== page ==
Needs Are Natural!

· NVC,Nature

I was asked today in an NVC Academy interview Q&A session: "How is Nonviolent Communication (NVC) nature informed?"

I love the question; it stayed with me after the session was over. After having a bit more time to ponder, I wish I would answered more directly that "Needs Are Natural!"

We all were born needy of the resources provided by Mother Earth. Without the Earth, there is no us to even talk about.

Needs are a foundational component of NVC. My favorite definition of needs originated by NVC Trainer Julie Greene: "needs are life energy in us seeking fulfillment." Furthermore, I see life as an expression of the "dream of the Earth," the concept coined by Thomas Berry. So, by extension, the Earth is dreaming us in every moment through our needs.

We experience sensations/feelings resulting from the level of satisfaction of our needs. Through the Earth's reflective self-awareness expressed in humans, we are empowered to choose different strategies to meet our needs.

Sadly, many of us have lost our connection to Mother Earth and choose strategies that are self-destructive. Realizing that NVC is one way to acknowledge our belonging to the Earth can inspire conversations that will help us connect to life, each other and the environment in which we innately belong. And NVC can help us to navigate strategies that consider everyone's needs, including the "more-than-human" (David Abram).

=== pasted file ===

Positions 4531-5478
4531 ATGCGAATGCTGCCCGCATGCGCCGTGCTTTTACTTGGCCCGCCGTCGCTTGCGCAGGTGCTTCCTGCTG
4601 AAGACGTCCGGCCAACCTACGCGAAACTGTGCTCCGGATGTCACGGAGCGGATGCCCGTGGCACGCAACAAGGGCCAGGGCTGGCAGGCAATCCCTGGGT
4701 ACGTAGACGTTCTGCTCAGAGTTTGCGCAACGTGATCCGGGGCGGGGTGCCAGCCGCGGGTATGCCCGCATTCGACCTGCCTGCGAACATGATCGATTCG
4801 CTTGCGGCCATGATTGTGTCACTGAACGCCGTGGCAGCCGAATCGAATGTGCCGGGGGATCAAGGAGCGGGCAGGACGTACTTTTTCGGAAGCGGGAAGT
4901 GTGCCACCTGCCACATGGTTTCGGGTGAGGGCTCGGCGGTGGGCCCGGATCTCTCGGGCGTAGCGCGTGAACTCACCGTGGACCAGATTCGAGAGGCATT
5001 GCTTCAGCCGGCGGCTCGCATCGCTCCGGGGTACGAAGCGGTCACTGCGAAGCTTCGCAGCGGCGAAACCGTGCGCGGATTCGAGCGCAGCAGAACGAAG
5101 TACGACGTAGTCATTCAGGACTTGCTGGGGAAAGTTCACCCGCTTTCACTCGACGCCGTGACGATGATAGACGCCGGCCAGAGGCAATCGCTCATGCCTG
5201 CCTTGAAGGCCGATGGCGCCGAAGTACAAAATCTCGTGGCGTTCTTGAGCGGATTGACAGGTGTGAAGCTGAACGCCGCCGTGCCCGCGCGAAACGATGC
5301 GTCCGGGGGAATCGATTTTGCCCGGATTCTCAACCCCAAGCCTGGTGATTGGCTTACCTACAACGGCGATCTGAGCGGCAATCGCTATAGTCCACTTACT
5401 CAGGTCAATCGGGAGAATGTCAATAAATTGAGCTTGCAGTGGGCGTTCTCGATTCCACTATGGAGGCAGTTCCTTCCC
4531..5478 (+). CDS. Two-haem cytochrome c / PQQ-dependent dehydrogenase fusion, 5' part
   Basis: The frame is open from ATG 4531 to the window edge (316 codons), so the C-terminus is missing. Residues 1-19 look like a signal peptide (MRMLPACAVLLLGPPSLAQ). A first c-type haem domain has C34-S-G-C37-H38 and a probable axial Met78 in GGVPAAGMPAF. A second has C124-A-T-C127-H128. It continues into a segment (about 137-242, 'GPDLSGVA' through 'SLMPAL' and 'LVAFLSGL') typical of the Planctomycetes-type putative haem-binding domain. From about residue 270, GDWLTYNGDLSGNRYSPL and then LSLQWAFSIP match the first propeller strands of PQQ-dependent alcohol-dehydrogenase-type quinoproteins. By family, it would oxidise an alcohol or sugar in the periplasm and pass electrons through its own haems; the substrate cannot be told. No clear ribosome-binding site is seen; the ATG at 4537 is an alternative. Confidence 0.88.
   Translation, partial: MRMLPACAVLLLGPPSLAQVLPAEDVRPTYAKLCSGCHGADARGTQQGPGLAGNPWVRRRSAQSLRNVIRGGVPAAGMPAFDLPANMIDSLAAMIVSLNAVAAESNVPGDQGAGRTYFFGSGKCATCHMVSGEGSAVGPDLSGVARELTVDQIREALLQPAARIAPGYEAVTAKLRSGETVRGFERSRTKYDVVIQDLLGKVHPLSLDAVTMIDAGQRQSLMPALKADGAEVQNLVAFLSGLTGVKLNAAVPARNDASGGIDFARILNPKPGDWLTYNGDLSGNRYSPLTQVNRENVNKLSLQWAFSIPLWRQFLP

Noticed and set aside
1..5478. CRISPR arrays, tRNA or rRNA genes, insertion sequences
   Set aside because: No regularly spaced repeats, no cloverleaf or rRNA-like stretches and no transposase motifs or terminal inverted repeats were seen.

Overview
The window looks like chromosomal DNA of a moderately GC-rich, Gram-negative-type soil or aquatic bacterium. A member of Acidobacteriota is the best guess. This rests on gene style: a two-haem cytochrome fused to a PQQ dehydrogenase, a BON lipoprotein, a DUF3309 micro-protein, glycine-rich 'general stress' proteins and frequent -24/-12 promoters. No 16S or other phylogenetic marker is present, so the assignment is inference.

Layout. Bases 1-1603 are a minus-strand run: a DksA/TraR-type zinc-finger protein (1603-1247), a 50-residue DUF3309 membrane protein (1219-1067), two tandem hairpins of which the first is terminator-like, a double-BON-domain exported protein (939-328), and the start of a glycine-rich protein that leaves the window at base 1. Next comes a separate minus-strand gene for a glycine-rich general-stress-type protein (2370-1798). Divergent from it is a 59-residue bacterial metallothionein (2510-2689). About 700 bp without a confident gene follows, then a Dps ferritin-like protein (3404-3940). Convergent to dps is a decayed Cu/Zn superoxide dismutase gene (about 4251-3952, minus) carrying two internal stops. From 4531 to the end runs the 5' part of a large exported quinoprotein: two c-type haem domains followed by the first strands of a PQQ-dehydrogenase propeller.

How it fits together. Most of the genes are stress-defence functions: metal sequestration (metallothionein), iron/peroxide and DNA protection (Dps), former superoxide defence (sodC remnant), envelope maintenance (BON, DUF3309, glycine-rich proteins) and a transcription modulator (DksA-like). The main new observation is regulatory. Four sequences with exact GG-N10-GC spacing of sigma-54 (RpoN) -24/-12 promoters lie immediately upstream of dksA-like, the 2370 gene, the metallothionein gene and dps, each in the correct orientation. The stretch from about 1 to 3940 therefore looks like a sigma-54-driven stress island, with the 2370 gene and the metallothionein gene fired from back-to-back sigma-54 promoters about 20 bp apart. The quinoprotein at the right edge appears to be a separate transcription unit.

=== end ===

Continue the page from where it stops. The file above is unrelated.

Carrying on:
Marshall Rosenberg, creator of NVC, expressed this concept in the excerpt from the poem "From Now On":


"From now on, I choose to have my actions flow from connection with nature

and to direct my attention where it supports this flow."


I imagine Marshall Rosenberg hinting at needs being natural expressions of life, and so, of course we'd direct our attention toward selecting strategies that support the flow of connection with nature.

"Needs are Natural" is shown symbolicaly by the Earth-Rooted Needs Flower below.

link to downloadable PDF of the Earth-Rooted Needs Flower

Please coment below on how this post lands with you.

© 2023 Jaime L. Prieto, Jr.,, All Rights Reserved.